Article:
Surreal. That's how it felt to watch the funeral of Archbishop Stylianos Harkianakis in Sydney, Australia, live via YouTube this past Saturday while sitting in Northern Greece. On the one hand I was heartbroken to hear that my forever friend had left us on March 25th -- but on the other uplifted by the fact that he passed away on Greek Independence Day and the feast day of The Annunciation, coincidentally the name of both his church in Sydney and mine in North Miami. I am not a super-religious person, but it was a lot to take in.
It also brought back many memories of precious time spent with His Eminence when he was Abbot at the Moni Vlatadon in Thessaloniki circa 1970; things were a whole lot simpler then. Next he was unanimously elected Exarch of Mt. Athos, and in 1975 made Archbishop of Australia (Exarch of Oceana). A brilliant theologian/writer and charismatic leader, he was at the time only 40 years old!
Many years later, I couldn't even begin to fully describe or list the Archbishop's many accomplishments and good deeds -- from establishing churches, day schools, St. Andrew's Theological College, a myriad of benevolent organizations, and so much more. In his spare time, he served -- for more than 2 decades! -- as the Orthodox Church's lead in the official "Theological Dialogue with the Roman Catholic Church." A prolific poet, Stylianos Harkianakis earned many accolades for his 40+ published collections, including the Award for Poetry from the Academy of Athens. (Details can be found in the beautiful 16-page memorial booklet published online by the Australian Archdiocese in both Greek and English.)
On a personal note, I will never forget the kind, gregarious man born in Crete who did not take himself very seriously. I remember him pulling his hand away when you tried to respectfully kiss it as prescribed by our Orthodox faith. He was happy to meet my parents when they visited Thessaloniki in 1972 and to see them again years later when he visited the USA. Nearly 4 years ago, I wrote about that friendship and rekindled correspondence. But I knew then that the Archbishop was is poor health and so was not surprised when his letters became shorter and shorter...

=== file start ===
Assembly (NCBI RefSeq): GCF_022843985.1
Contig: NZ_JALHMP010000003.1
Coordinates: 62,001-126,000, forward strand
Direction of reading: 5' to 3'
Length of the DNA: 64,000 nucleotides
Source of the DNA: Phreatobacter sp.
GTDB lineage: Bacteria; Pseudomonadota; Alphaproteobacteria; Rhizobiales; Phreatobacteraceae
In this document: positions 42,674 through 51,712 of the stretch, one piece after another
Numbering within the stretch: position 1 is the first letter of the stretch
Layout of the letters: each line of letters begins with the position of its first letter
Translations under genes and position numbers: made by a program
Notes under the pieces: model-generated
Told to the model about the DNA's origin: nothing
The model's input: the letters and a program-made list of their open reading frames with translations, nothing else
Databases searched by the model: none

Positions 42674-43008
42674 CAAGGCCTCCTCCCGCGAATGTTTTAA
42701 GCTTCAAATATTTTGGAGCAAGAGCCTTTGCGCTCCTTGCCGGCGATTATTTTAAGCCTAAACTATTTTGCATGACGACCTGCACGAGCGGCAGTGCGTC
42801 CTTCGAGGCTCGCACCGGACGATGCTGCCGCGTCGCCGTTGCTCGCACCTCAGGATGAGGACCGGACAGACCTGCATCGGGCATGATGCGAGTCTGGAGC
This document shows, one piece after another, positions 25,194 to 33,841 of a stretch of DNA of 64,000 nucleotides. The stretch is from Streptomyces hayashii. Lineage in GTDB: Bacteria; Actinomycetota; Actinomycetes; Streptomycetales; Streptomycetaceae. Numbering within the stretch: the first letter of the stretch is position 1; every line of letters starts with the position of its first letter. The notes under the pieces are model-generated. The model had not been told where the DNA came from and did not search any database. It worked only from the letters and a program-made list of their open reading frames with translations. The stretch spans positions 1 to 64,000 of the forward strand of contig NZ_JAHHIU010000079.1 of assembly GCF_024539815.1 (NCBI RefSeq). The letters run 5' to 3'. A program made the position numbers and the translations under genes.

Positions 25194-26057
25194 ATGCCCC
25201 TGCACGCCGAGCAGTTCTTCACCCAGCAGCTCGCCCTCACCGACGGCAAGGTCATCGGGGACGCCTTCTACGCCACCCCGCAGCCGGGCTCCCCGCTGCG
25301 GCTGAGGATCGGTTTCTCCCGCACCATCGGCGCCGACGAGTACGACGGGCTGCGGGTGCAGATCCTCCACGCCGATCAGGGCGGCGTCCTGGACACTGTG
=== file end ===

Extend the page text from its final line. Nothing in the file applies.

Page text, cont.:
A Facebook post reported that his nephew Nikos Kaliouris -- now a lawyer in Athens and like a son to him -- had been by His Eminence's side night and day for the past nine months. I was very moved to watch Nikos stay close to him right up until the very end .
In his first days and months in Australia, the newly-minted Archbishop was often moved to tears by the Greek people so far from home. He totally dedicated himself to their needs and well-being...doubling down by saying that when the time came, he would be buried amongst them in Australia.
And so before my very eyes it came to pass on Saturday, March 30, 2019, after nearly 44 years of service in Australia. Stylianos Harkianakis' wooden casket was lowered into the ground at the Rookwood Cemetery in far-away Sydney (as promised).